So much for “no bailouts.” It turns out we are on a trajectory to make the 2008 financial bailouts look like child’s play.
Last week, banks borrowed $164.8 billion from the Federal Reserve in the face of the liquidity crisis affecting the security of deposits across regional banks. For comparison, during the most acute phase of the 2008 financial crisis, banks tapped $110 billion in short-term emergency loans the Fed refers to as the “Discount Window,” which is slightly less than last week’s run, even adjusted for inflation. Guess what this means? After a brief hiatus of less than a year, we are headed back into the era of printing more money.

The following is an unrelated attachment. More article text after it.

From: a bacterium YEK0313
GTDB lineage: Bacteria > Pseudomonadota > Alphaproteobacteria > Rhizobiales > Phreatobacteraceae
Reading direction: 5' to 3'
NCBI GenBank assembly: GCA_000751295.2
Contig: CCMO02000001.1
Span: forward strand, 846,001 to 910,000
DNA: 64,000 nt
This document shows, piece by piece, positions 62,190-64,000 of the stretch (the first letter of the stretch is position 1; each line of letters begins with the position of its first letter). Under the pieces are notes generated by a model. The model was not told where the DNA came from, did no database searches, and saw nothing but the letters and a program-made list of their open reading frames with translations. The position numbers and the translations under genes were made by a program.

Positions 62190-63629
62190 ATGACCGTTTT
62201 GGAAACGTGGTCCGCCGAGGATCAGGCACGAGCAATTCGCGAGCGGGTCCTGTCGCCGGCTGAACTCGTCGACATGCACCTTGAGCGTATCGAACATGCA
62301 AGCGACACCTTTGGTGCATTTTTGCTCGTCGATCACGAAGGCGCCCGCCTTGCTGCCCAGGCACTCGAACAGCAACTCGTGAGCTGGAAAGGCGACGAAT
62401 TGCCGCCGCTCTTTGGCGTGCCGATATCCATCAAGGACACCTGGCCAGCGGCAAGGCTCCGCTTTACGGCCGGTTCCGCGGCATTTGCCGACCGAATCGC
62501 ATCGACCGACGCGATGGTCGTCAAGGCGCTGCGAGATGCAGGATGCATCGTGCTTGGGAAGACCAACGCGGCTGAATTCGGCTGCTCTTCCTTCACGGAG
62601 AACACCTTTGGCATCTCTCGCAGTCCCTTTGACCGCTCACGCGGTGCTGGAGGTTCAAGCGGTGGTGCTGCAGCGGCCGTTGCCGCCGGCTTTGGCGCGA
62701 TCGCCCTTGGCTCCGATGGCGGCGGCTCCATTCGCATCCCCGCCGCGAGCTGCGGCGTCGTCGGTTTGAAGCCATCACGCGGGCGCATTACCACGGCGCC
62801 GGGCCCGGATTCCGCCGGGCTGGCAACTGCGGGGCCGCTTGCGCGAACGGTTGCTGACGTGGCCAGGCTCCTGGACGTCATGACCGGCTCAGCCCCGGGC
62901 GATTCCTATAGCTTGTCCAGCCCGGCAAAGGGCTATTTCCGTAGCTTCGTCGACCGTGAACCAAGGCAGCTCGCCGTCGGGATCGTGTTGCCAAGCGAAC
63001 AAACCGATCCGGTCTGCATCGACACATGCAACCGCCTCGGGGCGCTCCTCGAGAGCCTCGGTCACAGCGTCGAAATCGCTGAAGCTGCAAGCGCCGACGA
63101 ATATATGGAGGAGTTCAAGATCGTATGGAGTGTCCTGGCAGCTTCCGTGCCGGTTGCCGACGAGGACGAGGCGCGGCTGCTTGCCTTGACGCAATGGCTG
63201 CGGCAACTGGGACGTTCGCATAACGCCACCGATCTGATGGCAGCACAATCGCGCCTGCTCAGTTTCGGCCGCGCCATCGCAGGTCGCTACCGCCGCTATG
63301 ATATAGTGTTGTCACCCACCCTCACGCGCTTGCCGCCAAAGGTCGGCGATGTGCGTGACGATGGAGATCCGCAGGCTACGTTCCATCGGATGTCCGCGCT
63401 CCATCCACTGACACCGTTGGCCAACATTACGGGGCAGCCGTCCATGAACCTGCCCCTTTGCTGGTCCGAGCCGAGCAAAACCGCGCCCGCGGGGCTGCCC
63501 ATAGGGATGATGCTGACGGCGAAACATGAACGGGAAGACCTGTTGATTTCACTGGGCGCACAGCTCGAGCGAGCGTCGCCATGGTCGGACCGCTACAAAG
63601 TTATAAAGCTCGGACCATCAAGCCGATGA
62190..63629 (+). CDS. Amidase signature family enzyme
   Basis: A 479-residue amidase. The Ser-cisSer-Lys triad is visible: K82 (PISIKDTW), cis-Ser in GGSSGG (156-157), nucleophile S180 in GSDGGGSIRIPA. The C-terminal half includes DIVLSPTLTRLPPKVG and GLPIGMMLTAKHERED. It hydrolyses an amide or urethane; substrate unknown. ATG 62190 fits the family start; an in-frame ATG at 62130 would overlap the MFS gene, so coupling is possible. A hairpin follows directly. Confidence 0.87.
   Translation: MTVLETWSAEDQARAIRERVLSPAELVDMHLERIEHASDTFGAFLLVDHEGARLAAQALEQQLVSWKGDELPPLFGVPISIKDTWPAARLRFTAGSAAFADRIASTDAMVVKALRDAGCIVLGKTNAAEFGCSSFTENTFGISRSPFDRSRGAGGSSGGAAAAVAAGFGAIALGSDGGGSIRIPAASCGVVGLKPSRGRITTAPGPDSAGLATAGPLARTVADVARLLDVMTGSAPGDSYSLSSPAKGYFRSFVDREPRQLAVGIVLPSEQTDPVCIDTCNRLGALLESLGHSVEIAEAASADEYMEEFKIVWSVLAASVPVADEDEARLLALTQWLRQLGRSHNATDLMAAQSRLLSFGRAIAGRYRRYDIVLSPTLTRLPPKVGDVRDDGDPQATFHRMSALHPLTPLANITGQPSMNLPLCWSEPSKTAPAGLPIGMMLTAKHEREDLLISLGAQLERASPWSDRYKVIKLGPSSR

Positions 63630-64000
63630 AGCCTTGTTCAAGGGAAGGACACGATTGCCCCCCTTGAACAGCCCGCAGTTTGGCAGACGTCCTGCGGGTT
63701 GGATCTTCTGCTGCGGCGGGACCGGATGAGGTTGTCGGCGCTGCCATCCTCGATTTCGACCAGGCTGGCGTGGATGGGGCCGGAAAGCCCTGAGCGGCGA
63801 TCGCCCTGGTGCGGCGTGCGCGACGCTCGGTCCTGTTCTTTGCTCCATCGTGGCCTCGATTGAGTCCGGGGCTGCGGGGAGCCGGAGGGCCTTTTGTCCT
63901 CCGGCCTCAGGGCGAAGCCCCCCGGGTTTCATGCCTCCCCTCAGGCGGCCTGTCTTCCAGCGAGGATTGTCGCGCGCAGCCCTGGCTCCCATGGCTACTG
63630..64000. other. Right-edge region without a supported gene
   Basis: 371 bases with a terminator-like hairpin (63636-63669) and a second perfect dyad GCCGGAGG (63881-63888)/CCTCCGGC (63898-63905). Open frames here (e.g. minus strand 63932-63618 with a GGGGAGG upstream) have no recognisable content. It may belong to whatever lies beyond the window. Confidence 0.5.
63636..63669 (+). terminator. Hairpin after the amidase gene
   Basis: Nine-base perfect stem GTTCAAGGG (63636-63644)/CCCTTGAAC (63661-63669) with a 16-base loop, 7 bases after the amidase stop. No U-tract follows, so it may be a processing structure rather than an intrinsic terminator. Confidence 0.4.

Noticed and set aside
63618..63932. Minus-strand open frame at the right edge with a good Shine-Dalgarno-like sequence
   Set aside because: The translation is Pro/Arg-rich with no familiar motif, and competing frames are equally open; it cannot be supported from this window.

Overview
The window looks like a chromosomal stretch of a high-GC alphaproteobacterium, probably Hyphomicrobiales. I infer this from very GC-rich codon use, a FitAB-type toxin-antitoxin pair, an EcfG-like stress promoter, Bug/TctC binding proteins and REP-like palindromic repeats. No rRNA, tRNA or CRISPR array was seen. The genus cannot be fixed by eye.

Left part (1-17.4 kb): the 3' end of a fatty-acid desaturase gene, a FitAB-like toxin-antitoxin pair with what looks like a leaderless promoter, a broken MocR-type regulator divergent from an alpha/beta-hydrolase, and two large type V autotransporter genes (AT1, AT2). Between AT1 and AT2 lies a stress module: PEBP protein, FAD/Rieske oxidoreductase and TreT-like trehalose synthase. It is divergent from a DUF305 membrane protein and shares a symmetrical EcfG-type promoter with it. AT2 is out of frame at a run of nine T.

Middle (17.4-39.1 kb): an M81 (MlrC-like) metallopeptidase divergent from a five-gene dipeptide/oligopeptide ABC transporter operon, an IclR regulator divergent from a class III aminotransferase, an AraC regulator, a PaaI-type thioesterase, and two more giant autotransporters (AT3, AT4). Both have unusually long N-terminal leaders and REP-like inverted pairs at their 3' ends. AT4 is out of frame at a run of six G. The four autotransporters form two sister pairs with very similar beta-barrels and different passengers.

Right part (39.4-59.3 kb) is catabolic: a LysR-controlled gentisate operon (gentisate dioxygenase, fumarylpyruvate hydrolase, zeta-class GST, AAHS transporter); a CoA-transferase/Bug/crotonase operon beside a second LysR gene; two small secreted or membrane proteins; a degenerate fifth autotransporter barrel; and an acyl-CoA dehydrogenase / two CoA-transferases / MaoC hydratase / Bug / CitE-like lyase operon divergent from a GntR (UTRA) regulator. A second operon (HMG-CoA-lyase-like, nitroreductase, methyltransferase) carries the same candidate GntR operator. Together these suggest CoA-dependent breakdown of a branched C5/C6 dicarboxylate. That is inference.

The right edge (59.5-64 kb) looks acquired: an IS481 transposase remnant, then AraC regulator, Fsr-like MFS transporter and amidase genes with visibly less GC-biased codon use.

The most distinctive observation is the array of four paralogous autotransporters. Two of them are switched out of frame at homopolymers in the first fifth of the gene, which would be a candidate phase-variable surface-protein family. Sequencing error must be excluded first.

In the most disastrous economic policy in American history, the Trump administration, Congress, and the Federal Reserve injected trillions in fiscal stimulus, artificially lowered interest rates to near zero, and grew the balance sheet of the Federal Reserve by $4.7 trillion in 2020. That would have caused insurmountable inflation even if it was used to invest in World War II-level infrastructure, but it was literally flushed down the toilet to fund a shutdown. This created the worst supply chain crisis throughout every sector of the economy – a crisis we are still feeling to this very day. In turn, we experienced a dynamic of too much money chasing too…
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